Stayin’ alive

A kidney dialysis/transplant diary

In the dark

I got home yesterday about 2:30, after an embarrassing moment in the parking lot at work. I got out to the car and could not get the door open. It was sheeted with ice, but I managed to run the ignition key completely around the door and loosened the ice around the handle. It still wouldn’t open. 

I figured there was ice deeper in the door frame and finally decided instead of killing myself I’d just call the newsroom and tell them I needed a big strong man to come open my door for me. Jamie showed up saying he might not fit the description, but he’d give it a try. He tugged and said, “Wow,” I told him I’d used the ignition key to try to free the ice. He grabbed the key, put it in the lock turned it and opened the door.

In my defense, Jeff had had moved the car for me earlier but didn’t tell me he’d locked the door.  Driving home, luckily, is mostly flat. It was slick but navigable.

The only problem I had was trying to put the car in the garage. I pushed the door opener, but nothing. I tried the bottom of the door but it wasn’t iced down so I went in the side door and … uh huh … no power. I had to leave the car parked in the driveway.

No power inside either. Mom said the power had gone off around 11 a.m. and flickered on and off for a little over an hour. She had been reclining in her powerlift chair so she couldn’t get out when the power went off but did manage to get the leg lift lowered the first time the power returned.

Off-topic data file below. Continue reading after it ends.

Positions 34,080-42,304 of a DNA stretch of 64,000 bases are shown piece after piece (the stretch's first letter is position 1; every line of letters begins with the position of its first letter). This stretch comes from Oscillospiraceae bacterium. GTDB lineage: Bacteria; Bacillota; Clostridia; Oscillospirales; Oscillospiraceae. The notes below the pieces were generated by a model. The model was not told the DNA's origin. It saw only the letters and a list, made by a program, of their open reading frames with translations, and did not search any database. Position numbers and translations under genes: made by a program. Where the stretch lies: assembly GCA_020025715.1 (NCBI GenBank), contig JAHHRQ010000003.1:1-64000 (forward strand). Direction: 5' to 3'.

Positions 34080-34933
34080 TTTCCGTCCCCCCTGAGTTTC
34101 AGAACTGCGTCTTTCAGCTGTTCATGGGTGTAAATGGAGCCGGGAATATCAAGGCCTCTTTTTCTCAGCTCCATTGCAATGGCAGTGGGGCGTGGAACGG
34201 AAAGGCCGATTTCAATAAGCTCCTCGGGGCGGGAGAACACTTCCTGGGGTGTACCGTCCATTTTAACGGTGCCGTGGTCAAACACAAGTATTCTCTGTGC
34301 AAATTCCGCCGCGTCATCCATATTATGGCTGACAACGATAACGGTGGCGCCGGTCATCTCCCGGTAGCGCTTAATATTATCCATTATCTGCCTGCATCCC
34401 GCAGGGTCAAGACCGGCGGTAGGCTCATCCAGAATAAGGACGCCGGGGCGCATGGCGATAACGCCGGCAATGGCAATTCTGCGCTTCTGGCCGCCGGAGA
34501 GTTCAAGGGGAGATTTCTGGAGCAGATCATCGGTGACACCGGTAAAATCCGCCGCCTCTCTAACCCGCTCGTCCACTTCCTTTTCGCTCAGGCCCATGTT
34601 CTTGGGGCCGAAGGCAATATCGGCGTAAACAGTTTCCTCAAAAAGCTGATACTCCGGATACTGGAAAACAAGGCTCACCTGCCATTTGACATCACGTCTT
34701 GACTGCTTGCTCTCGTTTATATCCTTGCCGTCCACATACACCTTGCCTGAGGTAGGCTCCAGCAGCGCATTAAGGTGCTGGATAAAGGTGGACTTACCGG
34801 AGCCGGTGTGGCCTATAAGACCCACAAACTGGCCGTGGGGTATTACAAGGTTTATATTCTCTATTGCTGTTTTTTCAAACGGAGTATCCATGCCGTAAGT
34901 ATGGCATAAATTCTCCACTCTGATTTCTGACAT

There’s supposed to be a battery back up on the chair but there’s a short in the wire at the moment so the new batteries put in a couple of weeks ago weren’t working.

I called Alliant Energy to get an estimate of when the power might return and was not encouraged when the customer rep said it might be a good idea to spend the night at a motel. When I suggested the idea to Mom, she said a firm “no,” because, she said, she was afraid to go out in the icy weather and the surgeon who’d replaced her left hip for her had warned her against venturing out on icy walks.

So, we gathered our flashlights and rounded up candles. Lunch (dinner for me) was a sandwich because with an electric stove, we had no means to heat anything. Mom said she got up out of her chair at one point, went to the kitchen because she’d decided even though I was on a liquid restricted diet, she was going to make a pot of potato soup, my favorite winter soup, then realized she couldn’t do that because we had no stove to work with.

So we had our sandwiches and settled in, after donning a second layer of warm clothes and wooly hats, to wait for the electricity to return.

I had called my hired son, Steve, to ask him to make sure someone came to fix Mom’s chair today (Wednesday) and to let him know if the electricity stayed off longer and it got colder in the apartment, I might be calling him to help me get Mom in the car so we could go to a hotel, providing we could find one that had electricity.

He asked if he could help then and I told him no, we had flashlights and candles. We should be OK.